Drugs and Alcohol 

  • None 

Language   

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Supernatural 

  • John goes to a wise witch to discover how to destroy a “worm.” In order to get the advice, John promises that “once the worm was dead, John would have to kill the next person he saw.” Later John refuses to kill anyone. “Instead, he would have to endure the worm’s bitter curse: For the next nine generations, all heirs to the Lambton estate would die an early death.” 

Spiritual Content 

  • A knight named George defeats a dragon that is terrorizing the town. “George delivered the wounded beast to the king, promising to finish it off if the people in the kingdom converted to Christianity.” 
  • In one legend, Saint Marta of Bethan, a biblical figure from the New Testament, helps defeat a dragon. “With a few prayers and humans, she entranced the dragon, which was later killed by the townspeople.” 
  • Christianity vilified dragons. The Old Testament tells the story of how a “twisted serpent” temps Eve with an apple. “When the beast becomes too wild and unruly, it is slain by the archangel Gabriel and then fed to the people.”  
  • The dragon Quetzalcóatl “was an important god to people living in early Mexico and Central America. It’s quite possible, too, that the Quetzalcóatl was a real person. This Aztec leader was said to help civilize his people by denouncing barbaric practices such as human sacrifice.”  
  • Quetzalcóatl’s enemy was Tezcatlipoca, “a god known for darkness and trickery.”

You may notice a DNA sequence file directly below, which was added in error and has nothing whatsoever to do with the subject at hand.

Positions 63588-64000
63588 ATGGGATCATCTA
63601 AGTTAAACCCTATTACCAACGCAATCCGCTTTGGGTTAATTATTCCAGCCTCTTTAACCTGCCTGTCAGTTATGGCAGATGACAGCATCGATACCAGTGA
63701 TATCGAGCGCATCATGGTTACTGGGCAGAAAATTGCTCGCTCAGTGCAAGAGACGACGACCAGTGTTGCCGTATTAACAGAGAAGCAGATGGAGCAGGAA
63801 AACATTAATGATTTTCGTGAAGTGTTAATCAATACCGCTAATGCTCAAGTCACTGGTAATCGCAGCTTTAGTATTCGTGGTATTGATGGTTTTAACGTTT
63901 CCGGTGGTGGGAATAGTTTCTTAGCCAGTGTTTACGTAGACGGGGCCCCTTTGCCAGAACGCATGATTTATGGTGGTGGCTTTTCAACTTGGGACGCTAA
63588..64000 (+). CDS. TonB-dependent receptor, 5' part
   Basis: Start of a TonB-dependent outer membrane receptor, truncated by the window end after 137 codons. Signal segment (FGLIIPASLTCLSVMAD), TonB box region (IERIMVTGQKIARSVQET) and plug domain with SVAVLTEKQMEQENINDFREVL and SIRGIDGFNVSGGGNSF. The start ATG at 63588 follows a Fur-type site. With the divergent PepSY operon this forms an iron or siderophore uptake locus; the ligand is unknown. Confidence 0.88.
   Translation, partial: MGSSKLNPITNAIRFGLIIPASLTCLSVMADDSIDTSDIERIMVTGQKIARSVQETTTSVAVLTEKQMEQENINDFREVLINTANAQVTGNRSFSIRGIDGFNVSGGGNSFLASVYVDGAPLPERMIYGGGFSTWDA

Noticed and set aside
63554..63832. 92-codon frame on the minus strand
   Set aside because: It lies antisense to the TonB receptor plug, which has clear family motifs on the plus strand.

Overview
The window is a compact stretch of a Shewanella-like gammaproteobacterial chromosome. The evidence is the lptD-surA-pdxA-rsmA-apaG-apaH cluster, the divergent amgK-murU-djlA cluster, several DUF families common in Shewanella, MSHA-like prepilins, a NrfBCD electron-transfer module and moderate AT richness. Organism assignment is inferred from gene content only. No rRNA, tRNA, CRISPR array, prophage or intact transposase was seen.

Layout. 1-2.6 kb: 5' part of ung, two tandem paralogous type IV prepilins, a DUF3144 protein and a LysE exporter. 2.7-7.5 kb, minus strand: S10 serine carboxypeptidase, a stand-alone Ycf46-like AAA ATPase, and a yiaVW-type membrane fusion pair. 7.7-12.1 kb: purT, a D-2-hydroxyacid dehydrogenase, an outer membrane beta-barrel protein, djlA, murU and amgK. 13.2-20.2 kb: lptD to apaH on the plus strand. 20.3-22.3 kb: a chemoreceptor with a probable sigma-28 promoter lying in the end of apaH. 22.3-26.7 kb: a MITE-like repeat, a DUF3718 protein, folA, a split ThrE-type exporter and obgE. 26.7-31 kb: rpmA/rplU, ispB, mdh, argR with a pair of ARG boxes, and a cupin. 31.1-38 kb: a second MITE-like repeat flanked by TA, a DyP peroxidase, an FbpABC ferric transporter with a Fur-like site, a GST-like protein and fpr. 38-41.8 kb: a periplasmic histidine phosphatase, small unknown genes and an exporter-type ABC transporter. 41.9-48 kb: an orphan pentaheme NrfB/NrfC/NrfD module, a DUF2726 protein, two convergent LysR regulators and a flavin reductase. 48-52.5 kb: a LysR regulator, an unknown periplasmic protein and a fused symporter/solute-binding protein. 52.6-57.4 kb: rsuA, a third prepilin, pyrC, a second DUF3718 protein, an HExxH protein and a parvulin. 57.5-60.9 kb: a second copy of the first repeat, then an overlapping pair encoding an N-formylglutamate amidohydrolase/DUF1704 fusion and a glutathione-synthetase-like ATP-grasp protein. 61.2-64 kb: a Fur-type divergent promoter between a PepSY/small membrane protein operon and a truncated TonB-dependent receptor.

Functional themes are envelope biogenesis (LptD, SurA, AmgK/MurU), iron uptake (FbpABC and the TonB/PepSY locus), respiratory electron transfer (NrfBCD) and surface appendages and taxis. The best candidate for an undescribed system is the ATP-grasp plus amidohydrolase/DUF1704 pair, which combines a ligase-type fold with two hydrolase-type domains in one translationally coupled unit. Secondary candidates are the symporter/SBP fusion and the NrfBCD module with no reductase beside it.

• A Swiss naturalist found a skeleton that he believed was “of a ‘wicked’ man. . . who God had punished and drowned during the Great Flood.” 

Amelia Earhart

When Amelia was young, she liked to imagine she could stretch her wings and fly away like a bird. As a grown woman, she set a new female world record for flying up to 14,000 feet. She also flew across the Atlantic and the Pacific oceans, and eventually undertook the most dangerous mission of all: to fly all the way around the world.

As part of the Little People, Big Dreams Series, Amelia Earhart retells the story of Amelia Earhart in a picture book format. Each two-page spread has one to two simple sentences that are easy to read. Another positive aspect of Amelia Earhart is the brightly colored illustrations. The simple illustrations are whimsical and beautiful. For example, one page features the ocean where a huge whale swims; Amelia flies over the whale, making her plane look tiny in comparison.